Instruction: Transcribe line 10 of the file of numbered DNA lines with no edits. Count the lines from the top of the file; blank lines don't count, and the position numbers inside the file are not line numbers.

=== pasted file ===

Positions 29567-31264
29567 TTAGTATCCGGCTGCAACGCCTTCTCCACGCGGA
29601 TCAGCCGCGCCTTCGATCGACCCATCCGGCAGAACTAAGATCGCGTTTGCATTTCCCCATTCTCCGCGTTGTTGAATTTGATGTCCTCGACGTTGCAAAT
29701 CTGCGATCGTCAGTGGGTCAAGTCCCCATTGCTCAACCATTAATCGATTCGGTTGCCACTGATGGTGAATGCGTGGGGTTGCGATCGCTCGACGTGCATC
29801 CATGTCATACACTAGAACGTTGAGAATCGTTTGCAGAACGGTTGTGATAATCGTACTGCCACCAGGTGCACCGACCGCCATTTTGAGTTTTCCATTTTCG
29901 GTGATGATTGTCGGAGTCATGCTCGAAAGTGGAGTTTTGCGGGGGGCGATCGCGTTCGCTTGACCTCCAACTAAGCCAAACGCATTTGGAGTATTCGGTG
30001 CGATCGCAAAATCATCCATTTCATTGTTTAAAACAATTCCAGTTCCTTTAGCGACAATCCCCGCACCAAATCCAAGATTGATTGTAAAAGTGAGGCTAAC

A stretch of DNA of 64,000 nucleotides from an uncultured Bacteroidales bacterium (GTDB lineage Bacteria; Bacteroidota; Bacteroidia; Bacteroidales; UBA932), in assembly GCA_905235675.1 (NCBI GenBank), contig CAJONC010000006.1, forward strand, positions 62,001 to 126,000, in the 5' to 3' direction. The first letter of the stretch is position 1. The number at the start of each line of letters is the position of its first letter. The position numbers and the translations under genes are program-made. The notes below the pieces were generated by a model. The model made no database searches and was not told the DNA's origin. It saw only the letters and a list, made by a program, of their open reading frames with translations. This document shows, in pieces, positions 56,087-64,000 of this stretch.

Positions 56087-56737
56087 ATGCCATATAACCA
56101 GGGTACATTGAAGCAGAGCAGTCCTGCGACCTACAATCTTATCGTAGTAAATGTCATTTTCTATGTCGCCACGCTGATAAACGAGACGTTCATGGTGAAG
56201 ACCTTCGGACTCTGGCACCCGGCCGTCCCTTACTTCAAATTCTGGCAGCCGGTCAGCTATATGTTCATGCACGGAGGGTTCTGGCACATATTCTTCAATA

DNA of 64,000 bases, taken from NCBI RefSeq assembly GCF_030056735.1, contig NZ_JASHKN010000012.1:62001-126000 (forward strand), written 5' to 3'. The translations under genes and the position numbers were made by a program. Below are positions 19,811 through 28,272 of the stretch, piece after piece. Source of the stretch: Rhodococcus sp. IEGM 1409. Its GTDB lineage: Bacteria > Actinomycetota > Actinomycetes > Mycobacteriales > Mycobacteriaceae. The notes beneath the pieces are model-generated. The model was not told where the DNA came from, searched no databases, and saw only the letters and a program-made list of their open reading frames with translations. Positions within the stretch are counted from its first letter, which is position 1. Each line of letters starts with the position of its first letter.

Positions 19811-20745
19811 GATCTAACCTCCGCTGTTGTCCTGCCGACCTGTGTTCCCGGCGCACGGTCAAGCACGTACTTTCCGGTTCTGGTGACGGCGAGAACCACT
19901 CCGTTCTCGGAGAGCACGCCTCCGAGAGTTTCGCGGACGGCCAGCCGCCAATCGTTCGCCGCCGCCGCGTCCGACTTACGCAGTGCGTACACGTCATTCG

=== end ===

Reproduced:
56087 ATGCCATATAACCA